Review: “Blonde Ice,” R.G. Belsky

Pros: Great characterizations
Cons: One spot that confused me
Rating: 4 out of 5

R.G. Belsky’s Blonde Ice: A Gil Malloy Novel follows (obviously) Gil Malloy, a hot-shot journalist who likes jumping into the middle of trouble. A woman named Victoria Isaacs (formerly a high-priced escort named Houston) believes her husband is cheating on her and hired a private investigator, Melissa Ross, to find out. Now her husband has been missing for two days.

Here I must pause briefly to discuss characterization. Gil is the main character, and he definitely has… issues. What impressed me though is one particular sentence. While Victoria is upset (obviously) over what might have happened to her husband, Gil is already wondering if he should ask her out on a date:

“I decided it would be extremely tacky for me to ask her out on a date while she waited to find out” (whether her husband is alive and okay).

Now that is a brilliant piece of characterization condensed into a single sentence. We immediately know he has some understanding of social norms (since he realized it might be ‘tacky’). He probably sees those norms in transactional terms rather than as actual rules. It also sounds like he’s pretty non-empathetic since he’d even thought about the possibility seriously. One sentence. So much personality. Brilliant characterization. (And in fact, his personality and actions and words through the story were entirely in keeping with that one sentence.)

There’s a side storyline in which Gil’s ex-wife Susan comes back into his life. She’s probably the only person I can imagine keeping up with and understanding Gil in the long run. He’s already decided he wants to marry her again and also keeps trying to convince her to come to bed. To him it’s just obvious this needs to happen. (Did I mention that lack of empathy?)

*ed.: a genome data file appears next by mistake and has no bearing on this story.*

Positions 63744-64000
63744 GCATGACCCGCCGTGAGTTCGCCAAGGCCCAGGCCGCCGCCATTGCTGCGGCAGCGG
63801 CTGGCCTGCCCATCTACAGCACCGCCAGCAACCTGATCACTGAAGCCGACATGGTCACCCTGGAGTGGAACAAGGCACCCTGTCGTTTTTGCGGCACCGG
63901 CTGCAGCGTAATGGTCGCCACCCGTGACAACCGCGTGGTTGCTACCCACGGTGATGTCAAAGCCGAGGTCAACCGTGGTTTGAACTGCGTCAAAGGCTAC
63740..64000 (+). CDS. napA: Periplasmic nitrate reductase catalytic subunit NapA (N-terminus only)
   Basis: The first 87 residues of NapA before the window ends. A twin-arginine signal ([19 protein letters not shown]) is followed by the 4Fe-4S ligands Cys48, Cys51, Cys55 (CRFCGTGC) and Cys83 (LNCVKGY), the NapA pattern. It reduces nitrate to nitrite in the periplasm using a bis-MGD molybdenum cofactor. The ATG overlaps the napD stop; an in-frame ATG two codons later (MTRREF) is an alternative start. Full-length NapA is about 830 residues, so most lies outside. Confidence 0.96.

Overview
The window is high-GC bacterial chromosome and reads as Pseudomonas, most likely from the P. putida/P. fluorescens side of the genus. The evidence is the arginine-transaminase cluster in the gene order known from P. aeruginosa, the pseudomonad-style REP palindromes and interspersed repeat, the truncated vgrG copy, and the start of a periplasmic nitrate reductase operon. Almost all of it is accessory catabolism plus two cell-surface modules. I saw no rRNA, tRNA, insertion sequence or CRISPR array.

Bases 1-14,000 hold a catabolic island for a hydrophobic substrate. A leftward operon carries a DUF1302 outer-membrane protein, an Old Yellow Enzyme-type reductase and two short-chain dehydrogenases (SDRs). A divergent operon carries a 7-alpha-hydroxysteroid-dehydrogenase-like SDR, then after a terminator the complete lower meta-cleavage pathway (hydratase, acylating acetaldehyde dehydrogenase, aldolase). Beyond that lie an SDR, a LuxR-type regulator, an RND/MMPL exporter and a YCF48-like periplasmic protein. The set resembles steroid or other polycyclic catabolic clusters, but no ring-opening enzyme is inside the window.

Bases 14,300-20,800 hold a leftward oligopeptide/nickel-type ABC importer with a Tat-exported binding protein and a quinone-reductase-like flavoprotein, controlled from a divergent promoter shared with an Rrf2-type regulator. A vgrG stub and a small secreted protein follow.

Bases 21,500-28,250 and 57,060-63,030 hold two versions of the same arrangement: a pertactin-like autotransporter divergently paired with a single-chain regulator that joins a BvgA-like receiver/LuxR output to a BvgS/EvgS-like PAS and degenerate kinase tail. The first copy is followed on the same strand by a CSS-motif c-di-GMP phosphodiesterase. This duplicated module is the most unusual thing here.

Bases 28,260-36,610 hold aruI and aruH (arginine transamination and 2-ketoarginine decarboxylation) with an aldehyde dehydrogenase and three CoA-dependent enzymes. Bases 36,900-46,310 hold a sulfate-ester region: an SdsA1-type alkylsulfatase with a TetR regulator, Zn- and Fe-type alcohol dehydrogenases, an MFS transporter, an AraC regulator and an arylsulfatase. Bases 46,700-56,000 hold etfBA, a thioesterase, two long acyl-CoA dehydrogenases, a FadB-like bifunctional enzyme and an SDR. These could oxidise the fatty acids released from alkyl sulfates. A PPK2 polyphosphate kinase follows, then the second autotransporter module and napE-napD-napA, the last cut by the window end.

Where everything fell down for me is when we got into a roulette wheel of drop-dead-gorgeous blond women, some of whom are the same woman, and some of whom are not. I totally lost track of the hot blonde women. Which is pretty funny, actually. As an aside, I have no idea why there’s a scene in here that turns into a lesson on making beef stroganoff casserole.

Gil’s rather unique personality made this book a lot of fun. The characterization of him stayed with him beautifully.

 
NOTE: Free book provided by publisher in return for honest review
Expected publication date: October 18, 2016

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